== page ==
Of course, Apple’s critics will dispute most of the company’s outline here, and even some of its fans.For example, Apple’s apparently strict screening and blocking system for fraudulent applications is so loose that A large number has arrived at the store. Developer Kosta Eleftheriou, as explained in a lengthy article edge, Has identified many scam apps that deceive users but somehow pass the Apple review process. The fact that Apple makes money through these fraudulent transactions is also problematic. (As TechCrunch According to reports at the time, Kyle Andeer of the company stated that tracking such scams was a “cat and mouse game” and that Apple took action “very quickly” to “correct” app scams. )

Given Apple’s size and wealth, developers are also annoyed by the idea that they should be responsible for such a large commission. At the beginning of 2021, NBC Finance Channel According to reports, the store’s total sales are approximately $64 billion, and the developer is asking how to justify the cash.Until November 2020, the reduction rate is 30%, although the company halved it for smaller companies Sales of less than US$1 million.

The debate about Apple’s insistence that in-app purchases must use its platform to prevent fraud reached its peak in mid-2020. Epic Games, a smash hit manufacturer Fort night, Pushing the update of the application, bypassing the ban on third-party payment.Apple officially responded Block application Violating its policy, Epic takes retaliatory measures The company goes to courtA Similar situation Occurs when email application Hey Approved for requiring users to pay for services on their website and then withdrawn from the App Store.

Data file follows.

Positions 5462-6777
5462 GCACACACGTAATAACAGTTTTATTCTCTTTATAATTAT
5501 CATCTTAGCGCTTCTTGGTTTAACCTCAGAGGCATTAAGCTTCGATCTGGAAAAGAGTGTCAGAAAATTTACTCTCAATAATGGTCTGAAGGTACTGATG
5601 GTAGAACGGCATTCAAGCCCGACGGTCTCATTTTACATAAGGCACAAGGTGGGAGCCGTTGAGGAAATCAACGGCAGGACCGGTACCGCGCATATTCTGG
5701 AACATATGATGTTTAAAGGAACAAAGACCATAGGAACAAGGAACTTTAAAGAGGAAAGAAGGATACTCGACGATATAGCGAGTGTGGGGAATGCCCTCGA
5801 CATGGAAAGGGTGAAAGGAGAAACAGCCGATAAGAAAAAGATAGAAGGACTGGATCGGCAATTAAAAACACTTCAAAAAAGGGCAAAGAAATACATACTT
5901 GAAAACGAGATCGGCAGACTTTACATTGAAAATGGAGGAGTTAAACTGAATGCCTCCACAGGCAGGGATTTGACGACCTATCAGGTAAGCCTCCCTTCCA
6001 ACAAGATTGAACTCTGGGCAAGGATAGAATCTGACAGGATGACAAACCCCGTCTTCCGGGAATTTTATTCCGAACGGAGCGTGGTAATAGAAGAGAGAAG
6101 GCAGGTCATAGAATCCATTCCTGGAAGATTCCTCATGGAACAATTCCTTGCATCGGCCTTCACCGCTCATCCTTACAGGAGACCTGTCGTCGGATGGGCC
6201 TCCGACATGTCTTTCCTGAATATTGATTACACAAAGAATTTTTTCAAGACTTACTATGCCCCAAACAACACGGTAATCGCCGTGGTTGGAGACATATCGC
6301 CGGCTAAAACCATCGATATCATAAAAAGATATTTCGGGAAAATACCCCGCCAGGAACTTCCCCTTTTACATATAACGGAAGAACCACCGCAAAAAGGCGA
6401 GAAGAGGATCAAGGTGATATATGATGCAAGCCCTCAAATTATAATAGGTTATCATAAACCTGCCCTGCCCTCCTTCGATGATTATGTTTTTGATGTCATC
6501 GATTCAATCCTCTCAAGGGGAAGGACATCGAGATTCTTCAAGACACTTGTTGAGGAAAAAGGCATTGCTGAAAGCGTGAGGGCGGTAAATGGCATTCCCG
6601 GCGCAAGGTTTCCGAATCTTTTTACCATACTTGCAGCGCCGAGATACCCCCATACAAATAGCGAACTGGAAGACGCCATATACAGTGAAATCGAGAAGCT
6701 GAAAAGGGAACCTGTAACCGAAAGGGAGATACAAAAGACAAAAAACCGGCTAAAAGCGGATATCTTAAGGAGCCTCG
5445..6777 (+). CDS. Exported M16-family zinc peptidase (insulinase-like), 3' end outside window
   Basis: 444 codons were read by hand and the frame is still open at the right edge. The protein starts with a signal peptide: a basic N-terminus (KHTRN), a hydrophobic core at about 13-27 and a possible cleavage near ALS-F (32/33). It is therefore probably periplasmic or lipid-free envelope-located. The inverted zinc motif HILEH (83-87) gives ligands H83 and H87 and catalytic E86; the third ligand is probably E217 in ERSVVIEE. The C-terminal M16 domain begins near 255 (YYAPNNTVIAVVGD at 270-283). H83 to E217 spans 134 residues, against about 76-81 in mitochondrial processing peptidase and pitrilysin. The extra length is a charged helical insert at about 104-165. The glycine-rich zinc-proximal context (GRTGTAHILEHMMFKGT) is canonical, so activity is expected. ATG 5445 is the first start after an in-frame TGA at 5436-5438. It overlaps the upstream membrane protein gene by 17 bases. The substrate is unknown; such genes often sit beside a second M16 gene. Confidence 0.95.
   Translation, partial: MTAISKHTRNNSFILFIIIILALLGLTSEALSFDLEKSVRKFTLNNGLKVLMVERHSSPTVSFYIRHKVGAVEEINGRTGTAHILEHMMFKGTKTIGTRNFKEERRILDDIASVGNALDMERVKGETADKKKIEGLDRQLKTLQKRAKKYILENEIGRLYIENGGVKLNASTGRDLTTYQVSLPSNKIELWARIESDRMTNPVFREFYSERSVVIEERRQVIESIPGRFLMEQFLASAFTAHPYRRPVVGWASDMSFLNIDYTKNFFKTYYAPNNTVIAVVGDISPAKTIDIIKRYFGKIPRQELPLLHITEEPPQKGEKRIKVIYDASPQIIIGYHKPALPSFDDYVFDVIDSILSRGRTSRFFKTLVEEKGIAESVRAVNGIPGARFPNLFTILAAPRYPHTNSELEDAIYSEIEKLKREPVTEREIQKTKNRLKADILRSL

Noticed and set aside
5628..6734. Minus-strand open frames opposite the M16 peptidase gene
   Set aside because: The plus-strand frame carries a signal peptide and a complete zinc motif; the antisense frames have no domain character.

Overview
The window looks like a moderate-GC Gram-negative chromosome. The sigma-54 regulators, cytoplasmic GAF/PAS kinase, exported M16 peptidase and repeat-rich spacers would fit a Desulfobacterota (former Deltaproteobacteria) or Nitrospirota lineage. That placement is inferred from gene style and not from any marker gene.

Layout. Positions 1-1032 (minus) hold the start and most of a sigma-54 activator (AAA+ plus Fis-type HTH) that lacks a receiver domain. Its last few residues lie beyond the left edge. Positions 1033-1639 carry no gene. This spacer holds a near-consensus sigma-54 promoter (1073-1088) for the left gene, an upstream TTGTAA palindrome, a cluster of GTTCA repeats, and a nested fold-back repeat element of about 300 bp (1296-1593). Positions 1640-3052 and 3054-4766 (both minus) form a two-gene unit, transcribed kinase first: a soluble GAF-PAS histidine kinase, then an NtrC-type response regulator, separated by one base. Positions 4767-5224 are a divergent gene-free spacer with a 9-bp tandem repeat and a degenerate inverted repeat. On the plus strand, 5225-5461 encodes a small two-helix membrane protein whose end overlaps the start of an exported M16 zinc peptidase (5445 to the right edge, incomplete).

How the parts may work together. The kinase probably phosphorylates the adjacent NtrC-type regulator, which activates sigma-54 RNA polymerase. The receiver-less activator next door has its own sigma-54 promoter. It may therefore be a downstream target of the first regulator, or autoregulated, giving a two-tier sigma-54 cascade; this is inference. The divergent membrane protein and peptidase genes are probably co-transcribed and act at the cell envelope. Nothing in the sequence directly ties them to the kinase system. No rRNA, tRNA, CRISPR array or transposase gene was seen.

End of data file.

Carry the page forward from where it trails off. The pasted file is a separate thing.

There are also many objections to the way Apple can exempt certain companies but not others.Documents released during the Epic/Apple trial seem to indicate that the iPhone manufacturer made several court Netflix provides additional allowances to prevent streaming from giving up in-app purchases.Similarly, Apple seems to give Amazon more Preferential terms Compared with other so-called “reader apps”, put the Prime Video app on the platform.

Apple’s restrictions on how rival companies operate on the App Store and their competition also apply to companies such as Spotify.The Swedish-based audio streaming giant European Union Then open one of them Multiple antitrust investigations Enter the iPhone manufacturer. Many surveys around the world also reflect this, and regulators have promised to check how Apple keeps its App Store in order.

Apple stated in its 16-page letter that it is a combination of hardware, software and supervision that makes its devices so safe. “Apple’s multi-layered security protection provides users with unparalleled malware protection, allowing users to sit back and relax.” However, some developers believe that Apple’s devices are sufficiently secure that side loading will not be as catastrophic as the company claims.Last year, Yair Ivnitsky of GK8 told Engadget iOS is secure enough that hackers can’t even bother it. It takes too much time and money.